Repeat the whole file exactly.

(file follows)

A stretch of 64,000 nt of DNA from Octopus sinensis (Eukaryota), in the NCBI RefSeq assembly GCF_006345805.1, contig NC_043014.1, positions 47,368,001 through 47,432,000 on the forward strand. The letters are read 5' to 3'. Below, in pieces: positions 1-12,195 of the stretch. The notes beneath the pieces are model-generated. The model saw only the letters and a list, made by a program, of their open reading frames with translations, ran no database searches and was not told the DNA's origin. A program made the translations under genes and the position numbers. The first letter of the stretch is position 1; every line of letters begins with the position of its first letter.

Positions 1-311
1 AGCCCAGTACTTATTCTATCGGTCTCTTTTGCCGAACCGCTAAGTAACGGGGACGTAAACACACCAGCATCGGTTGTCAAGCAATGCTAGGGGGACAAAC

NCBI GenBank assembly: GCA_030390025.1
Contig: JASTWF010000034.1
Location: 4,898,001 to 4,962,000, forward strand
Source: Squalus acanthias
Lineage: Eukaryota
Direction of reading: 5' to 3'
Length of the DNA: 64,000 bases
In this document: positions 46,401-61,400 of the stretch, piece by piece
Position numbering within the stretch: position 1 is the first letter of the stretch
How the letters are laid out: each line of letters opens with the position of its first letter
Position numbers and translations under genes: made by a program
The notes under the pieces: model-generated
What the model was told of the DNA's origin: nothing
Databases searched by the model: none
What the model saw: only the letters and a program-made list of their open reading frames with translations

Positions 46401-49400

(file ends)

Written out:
A stretch of 64,000 nt of DNA from Octopus sinensis (Eukaryota), in the NCBI RefSeq assembly GCF_006345805.1, contig NC_043014.1, positions 47,368,001 through 47,432,000 on the forward strand. The letters are read 5' to 3'. Below, in pieces: positions 1-12,195 of the stretch. The notes beneath the pieces are model-generated. The model saw only the letters and a list, made by a program, of their open reading frames with translations, ran no database searches and was not told the DNA's origin. A program made the translations under genes and the position numbers. The first letter of the stretch is position 1; every line of letters begins with the position of its first letter.

Positions 1-311
1 AGCCCAGTACTTATTCTATCGGTCTCTTTTGCCGAACCGCTAAGTAACGGGGACGTAAACACACCAGCATCGGTTGTCAAGCAATGCTAGGGGGACAAAC

NCBI GenBank assembly: GCA_030390025.1
Contig: JASTWF010000034.1
Location: 4,898,001 to 4,962,000, forward strand
Source: Squalus acanthias
Lineage: Eukaryota
Direction of reading: 5' to 3'
Length of the DNA: 64,000 bases
In this document: positions 46,401-61,400 of the stretch, piece by piece
Position numbering within the stretch: position 1 is the first letter of the stretch
How the letters are laid out: each line of letters opens with the position of its first letter
Position numbers and translations under genes: made by a program
The notes under the pieces: model-generated
What the model was told of the DNA's origin: nothing
Databases searched by the model: none
What the model saw: only the letters and a program-made list of their open reading frames with translations

Positions 46401-49400